Edward doctor performs cutting-edge robotic surgery to treat kidney cancer
At Edward Hospital in Naperville, doctors are using robotics in a new way -- in surgery to treat certain complicated cases of kidney cancer.
In about 10 percent of advanced kidney cases, a clot of cancer tissue travels to the veins of the kidney and blocks the organ's main vein, the inferior vena cava. This is a potentially life-threatening complication if the clot, called a thrombus, makes its way to the heart or lungs.
Traditionally, the primary treatment would be an open surgery called radical nephrectomy with vena cava tumor thrombectomy, which involves taking out the kidney and removing the thrombus. Removal of the clot is typically the more complex and challenging part of the procedure. It requires separating the kidney from the surrounding organs for better access, opening the vein, removing the tumor and then reconstructing the vein while carefully using clamps to avoid blood leakage.
Now facilities that have both the da Vinci robotic surgery system and physicians with the appropriate expertise and special training can offer patients a less-invasive option for this highly complex surgery. One of the most advanced surgical technologies available, da Vinci allows the physician to insert miniature instruments and a tiny high-definition 3-D camera through small incisions.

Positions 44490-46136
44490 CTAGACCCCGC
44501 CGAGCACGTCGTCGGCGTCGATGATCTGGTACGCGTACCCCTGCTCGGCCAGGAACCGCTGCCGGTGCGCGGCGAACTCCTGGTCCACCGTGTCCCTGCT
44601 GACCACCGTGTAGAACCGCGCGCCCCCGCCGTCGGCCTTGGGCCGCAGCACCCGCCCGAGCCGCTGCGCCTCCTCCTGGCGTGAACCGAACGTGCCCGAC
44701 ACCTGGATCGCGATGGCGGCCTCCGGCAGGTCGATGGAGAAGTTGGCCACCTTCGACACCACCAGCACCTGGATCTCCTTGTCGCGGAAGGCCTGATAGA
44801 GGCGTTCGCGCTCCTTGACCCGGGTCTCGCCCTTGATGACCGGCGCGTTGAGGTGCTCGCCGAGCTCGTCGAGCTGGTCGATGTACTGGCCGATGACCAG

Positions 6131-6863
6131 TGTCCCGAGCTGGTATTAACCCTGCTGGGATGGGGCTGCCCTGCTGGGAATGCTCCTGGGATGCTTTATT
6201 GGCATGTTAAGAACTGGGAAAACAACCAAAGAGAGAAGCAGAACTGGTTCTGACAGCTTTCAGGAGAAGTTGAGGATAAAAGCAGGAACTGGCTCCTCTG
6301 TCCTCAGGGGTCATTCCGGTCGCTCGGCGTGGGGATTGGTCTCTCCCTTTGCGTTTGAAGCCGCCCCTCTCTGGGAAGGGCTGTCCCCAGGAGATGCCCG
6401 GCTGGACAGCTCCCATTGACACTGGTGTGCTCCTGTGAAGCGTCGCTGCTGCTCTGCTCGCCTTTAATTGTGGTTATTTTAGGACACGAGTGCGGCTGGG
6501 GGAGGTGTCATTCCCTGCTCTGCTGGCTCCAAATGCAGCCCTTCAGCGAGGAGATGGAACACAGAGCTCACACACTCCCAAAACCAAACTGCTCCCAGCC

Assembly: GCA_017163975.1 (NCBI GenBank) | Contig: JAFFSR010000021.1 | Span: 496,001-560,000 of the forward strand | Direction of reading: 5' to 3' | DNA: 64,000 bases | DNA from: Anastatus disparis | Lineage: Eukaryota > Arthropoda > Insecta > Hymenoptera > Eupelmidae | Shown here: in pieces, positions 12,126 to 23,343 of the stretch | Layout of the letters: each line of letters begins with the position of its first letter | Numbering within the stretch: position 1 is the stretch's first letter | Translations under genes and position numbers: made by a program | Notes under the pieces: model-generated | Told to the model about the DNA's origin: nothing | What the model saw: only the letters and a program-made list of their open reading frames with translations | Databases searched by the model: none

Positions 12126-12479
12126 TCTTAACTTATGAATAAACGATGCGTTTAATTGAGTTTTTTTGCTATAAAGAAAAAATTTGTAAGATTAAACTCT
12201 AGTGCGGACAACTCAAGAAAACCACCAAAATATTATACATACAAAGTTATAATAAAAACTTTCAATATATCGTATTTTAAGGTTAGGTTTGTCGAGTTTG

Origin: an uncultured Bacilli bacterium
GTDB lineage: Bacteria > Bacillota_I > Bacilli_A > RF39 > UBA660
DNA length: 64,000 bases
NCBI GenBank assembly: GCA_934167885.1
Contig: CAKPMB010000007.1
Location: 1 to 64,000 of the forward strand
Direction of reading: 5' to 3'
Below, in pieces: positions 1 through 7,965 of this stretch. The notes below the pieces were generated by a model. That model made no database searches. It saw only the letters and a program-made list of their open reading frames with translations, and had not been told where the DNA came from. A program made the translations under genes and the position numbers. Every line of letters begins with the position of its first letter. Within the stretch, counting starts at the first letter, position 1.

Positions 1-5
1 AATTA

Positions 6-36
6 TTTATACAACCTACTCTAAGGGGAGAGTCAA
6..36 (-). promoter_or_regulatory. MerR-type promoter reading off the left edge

"The system's enhanced magnification helps us see the small vessels on our monitor, and the flexible robotic 'wrists' give us greater precision as we operate them from the control panel," said Ranko Miocinovic, a urologist with DuPage Medical Group who performs surgery at Edward Hospital..
Only nine academic medical centers in the country have published that they have done the radical nephrectomy with vena cava tumor thrombectomy robotically, involving a total of 33 patients, according to Miocinovic.
On May 3, Miocinovic performed the first of these surgeries at Edward. The patient was a 57-year-old woman who had gone to the Edward emergency room about a week earlier with extreme pain in her side and blood in her urine. Scans showed it wasn't a kidney stone causing the symptoms as suspected, but rather a large mass on her kidney. She also had a thrombus in her vena cava. Miocinovic was able to perform the surgery through an incision of about three inches.
"Smaller incisions mean less loss of blood and overall fluids. There's a reduction in inflammation and scarring, and typically a shorter recovery," Miocinovic said. "This patient would not have survived without surgery. She was home two days after the surgery with her chance of being disease-free in five years dramatically improved."
For information on robotic surgical procedures performed at Edward-Elmhurst Health, visit eehealth.org/services/surgery.